The sun is affectionately beaming, birds are practicing their scales, and once again it is nearing the time to begin a garden.
In fact, if you want to plant early, that time is now. We sat down with Lynnette Shonnard, one of the owners of Shonnard’s Nursery, who said that because of the unpredictability of the weather, timing when you plant can be tricky.
More tropical plants such as tomatoes, peppers, and eggplant may suffer if we have a cold night, according to Shonnard. Although using a garden blanket or putting plants in pots that can be moved indoors helps keep them toasty and minimizes frost damage.
If the weather really seems a little thorny for your taste, there are still a plethora of other, more hardy plants like onions, cabbage, broccoli, cauliflower, lettuce, and spinach. They’re all raring to get out there and grow.
Gardening for Beginners
If you are just beginning your gardening path and vegetables aren’t your thing, you may want to consider perennials, Shonnard said. They only need to be planted once and will return in full blooming glory every year. Annuals are also a good option, but they only live one season.
As far as options go, the sky is the limit — unless you have a beanstalk.
“This is the time of year when people are so anxious to get outside, and this is when we have inventory. We have plants,” Shonnard said.
For new gardeners, Shonnard said what is helpful in determining what to plant is to have an idea of the setup you have and what you want your planting to look like. Pots on the porch? Landscaping? Raised beds? These details will help a plant specialist pick out what will work best for you.
There is no one plant for beginners, rather, there are many plants, and some may thrive in your specific garden better than others. “What I always tell people is, you know, start small and be successful,” Shonnard said. “Take small bites, enjoy what you’re doing.”
When asked about plants that were hard to grow, Shonnard laughed and said it was easier to talk about those that were less difficult because there are more of them. However, the nursey does keep more high maintenance plants, and they “don’t push the hard-to-grows.”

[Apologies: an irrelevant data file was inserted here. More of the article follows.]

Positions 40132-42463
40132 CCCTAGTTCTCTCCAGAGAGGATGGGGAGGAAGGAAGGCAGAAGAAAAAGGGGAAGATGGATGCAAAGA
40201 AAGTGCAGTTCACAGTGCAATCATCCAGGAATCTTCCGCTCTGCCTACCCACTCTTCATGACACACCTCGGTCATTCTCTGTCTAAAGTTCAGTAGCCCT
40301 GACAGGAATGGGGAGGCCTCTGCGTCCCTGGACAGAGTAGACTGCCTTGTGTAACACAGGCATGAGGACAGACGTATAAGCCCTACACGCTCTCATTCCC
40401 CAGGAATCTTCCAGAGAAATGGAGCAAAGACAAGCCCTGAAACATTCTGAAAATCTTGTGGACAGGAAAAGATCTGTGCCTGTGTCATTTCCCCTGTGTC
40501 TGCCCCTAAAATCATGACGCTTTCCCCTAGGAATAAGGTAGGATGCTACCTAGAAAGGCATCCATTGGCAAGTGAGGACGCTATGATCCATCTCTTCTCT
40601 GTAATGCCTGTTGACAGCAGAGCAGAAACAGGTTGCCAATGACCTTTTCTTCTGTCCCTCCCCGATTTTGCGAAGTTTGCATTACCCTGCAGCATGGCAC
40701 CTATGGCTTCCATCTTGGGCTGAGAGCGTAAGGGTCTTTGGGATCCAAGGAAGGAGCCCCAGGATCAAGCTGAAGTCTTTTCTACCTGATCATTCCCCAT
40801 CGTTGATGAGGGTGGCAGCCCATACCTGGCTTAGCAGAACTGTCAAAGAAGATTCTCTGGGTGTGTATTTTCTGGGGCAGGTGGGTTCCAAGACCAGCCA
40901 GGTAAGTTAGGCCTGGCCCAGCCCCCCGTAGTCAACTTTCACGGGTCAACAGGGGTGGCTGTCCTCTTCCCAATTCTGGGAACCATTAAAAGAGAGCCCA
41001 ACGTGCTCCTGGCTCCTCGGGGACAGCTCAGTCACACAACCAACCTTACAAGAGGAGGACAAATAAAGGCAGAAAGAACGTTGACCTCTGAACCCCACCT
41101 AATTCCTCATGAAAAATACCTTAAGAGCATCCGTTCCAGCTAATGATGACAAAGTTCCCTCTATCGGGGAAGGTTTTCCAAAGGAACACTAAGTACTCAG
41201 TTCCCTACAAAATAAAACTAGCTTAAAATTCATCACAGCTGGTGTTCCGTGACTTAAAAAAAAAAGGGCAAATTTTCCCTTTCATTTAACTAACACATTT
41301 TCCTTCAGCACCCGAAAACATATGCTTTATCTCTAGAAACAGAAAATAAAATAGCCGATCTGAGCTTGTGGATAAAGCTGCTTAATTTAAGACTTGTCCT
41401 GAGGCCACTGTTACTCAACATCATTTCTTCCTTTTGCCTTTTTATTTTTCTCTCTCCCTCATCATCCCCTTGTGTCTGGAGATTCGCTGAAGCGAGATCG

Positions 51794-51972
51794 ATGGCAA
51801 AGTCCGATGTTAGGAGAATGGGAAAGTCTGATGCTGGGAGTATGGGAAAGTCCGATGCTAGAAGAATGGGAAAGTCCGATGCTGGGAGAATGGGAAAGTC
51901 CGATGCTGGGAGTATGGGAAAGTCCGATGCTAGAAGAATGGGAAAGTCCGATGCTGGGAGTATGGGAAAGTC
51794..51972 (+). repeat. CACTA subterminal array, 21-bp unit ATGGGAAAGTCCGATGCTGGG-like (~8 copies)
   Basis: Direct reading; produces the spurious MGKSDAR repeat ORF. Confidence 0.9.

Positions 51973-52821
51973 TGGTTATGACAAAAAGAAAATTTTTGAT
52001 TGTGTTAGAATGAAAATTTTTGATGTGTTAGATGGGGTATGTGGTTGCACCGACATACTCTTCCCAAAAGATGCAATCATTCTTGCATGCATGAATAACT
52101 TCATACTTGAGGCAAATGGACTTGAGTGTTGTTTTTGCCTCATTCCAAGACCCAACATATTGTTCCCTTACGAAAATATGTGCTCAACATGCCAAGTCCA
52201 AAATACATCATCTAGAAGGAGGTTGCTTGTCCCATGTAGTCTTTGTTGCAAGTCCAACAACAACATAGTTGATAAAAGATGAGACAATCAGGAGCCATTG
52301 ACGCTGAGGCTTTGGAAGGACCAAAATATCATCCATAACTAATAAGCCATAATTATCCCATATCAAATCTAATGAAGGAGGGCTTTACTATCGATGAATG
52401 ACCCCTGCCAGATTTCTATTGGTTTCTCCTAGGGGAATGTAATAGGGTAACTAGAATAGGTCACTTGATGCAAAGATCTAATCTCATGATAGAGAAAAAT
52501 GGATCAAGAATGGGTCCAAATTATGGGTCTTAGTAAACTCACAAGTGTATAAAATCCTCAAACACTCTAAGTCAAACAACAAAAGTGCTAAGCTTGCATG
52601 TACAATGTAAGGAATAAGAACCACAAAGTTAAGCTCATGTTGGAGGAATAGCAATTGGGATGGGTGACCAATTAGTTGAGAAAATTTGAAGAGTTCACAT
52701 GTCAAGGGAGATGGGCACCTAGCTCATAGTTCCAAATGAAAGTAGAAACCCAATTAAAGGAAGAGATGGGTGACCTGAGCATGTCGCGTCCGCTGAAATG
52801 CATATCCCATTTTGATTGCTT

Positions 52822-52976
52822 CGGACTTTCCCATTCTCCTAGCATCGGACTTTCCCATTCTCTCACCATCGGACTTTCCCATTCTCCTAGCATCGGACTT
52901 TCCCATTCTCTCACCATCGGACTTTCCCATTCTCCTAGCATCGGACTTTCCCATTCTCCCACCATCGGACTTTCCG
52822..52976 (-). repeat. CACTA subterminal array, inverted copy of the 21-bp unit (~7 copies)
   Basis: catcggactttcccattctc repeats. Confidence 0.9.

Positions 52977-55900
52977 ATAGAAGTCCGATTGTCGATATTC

Not Into Veggies?
If high stakes gardening is not your speed, perhaps watching the bees would suit you better. Asclepias — commonly known as milkweed, butterfly weed, fuchsias, and lavenders are among the ranks of pollinator-friendly plants. However, there are so many to choose from, Shonnard said, that it is more about selecting a plant that will work best for you.
“So many plants, even though they may not be on a pollinator list, are great for just having more flowers for butterflies to zoom by or hummingbirds to try,” Shonnard said.
It is important to note the conditions — such as light exposure — that these plants need beforehand to see if your space is going to get along well with them.
Shonnard’s Nursery also has an entire section of plants native to Oregon, and they get four deliveries a week of houseplants as well as the periodic rare plant. Currently, Shonnard’s personal favorite plants include daphnes and daffodils, though the latter is planted in the fall.
“You know, I just love fragrant flowers,” Shonnard said.
She adds that it’s exciting to see everything in bloom. “That’s what I love about spring, is the opulence.”
By: Hannah Ramsey